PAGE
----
By Dr. Hidemitsu Hayashi, M.D.
Director, Water Institute of Japan
Nisshin Building, 2-5-10 Shinjiku,
Shinjiku-ku, Tokyo, Japan 160
Getting Started: The Basics of
by Dr. Hayashi
Water, The Chemistry Of Life
Whenever we attempt to determine whether there
is life as we know it on Mars or other planets, scientists first
seek to establish whether or not water is present. Why? Because
life on earth totally depends on water.
A High percentage of living things, both plant
and animal are found in water. All life on earth is thought to
have arisen from water. The bodies of all living organisms are
composed largely of water. About 70 to 90 percent of all organic
matter is water.
The chemical reactions in all plants
and animals that support life take place in a water medium. Water not only provides the medium to make these
life sustaining reactions possible, but water itself is often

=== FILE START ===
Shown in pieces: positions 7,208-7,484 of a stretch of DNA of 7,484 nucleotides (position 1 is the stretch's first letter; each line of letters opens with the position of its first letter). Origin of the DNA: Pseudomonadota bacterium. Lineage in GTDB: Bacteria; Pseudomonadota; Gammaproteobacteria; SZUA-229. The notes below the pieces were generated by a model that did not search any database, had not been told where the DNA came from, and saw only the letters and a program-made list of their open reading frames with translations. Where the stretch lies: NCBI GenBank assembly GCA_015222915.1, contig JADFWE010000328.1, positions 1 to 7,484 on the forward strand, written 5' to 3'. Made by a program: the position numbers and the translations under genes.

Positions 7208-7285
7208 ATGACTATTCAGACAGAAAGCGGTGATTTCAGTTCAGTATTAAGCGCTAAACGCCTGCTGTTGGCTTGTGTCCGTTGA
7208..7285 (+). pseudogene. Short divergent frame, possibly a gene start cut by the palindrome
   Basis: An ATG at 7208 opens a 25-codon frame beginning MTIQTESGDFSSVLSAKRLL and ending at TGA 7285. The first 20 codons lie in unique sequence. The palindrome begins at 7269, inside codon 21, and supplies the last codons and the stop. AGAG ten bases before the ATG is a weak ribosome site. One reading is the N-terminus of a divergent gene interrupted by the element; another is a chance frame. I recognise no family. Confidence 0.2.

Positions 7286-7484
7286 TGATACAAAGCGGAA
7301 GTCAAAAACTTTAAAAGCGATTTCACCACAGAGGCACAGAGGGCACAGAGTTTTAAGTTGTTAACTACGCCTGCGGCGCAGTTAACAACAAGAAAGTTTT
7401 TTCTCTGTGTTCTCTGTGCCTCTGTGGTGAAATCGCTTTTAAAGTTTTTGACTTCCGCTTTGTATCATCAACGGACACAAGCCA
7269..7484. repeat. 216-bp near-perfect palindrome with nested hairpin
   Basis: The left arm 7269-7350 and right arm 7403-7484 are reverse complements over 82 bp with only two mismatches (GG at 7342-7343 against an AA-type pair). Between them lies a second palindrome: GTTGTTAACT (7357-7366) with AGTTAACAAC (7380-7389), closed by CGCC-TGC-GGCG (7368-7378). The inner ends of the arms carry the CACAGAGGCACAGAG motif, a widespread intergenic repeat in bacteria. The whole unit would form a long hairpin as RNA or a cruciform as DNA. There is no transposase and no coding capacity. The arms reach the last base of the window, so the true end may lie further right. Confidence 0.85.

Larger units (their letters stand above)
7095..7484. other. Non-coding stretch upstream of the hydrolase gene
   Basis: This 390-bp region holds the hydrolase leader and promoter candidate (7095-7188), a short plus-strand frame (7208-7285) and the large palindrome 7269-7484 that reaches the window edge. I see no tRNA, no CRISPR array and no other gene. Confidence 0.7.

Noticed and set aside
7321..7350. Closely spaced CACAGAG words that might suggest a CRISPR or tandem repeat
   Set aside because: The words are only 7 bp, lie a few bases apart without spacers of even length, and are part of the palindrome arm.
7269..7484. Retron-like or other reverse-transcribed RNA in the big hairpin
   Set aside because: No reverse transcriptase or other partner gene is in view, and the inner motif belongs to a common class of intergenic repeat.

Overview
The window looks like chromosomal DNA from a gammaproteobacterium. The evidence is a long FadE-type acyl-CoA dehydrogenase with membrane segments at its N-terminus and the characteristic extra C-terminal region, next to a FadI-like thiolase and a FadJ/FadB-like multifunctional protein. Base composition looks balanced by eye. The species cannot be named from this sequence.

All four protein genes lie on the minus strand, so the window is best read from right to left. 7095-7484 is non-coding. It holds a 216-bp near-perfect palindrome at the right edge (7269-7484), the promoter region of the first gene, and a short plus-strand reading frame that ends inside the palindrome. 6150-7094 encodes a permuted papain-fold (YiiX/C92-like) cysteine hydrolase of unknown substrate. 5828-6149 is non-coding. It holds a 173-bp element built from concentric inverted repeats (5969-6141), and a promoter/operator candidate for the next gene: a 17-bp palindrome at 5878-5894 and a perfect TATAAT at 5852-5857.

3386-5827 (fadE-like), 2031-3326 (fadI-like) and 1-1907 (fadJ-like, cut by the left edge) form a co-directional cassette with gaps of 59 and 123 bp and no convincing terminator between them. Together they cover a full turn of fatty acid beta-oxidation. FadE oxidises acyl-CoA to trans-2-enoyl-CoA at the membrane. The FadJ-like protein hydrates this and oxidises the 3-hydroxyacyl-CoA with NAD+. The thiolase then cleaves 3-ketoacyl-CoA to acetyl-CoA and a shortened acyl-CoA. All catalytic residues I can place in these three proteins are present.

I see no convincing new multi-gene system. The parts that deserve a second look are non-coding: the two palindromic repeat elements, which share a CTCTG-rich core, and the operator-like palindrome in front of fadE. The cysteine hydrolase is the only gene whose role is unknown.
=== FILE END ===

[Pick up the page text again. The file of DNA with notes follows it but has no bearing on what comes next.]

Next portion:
an important reactant or product of these reactions. In short,
the chemistry of life is water chemistry.
Water, the universal solvent
Standing alone, the hydrogen atom contains one
positive proton at its core with one negative electron revolving
around it in a three-dimensional shell. Oxygen, on the other hand,
contains 8 protons in its nucleus with 8 electrons revolving around
it. This is often shown in chemical notation as the letter O surrounded
by eight dots representing 4 sets of paired electrons.
The single hydrogen electron and the 8
electrons of oxygen are the key to the chemistry of life because
this is where hydrogen and oxygen atoms combine to form a water
molecule, or split to form ions.
Hydrogen tends to ionize by losing its
single electron and form single H+ ions, which are simply isolated
protons since the hydrogen atom contains no neutrons. A hydrogen
bond occurs when the electron of a single hydrogen atom is shared
with another electronegative atom such as oxygen that lacks an
to Alkaline Water Resources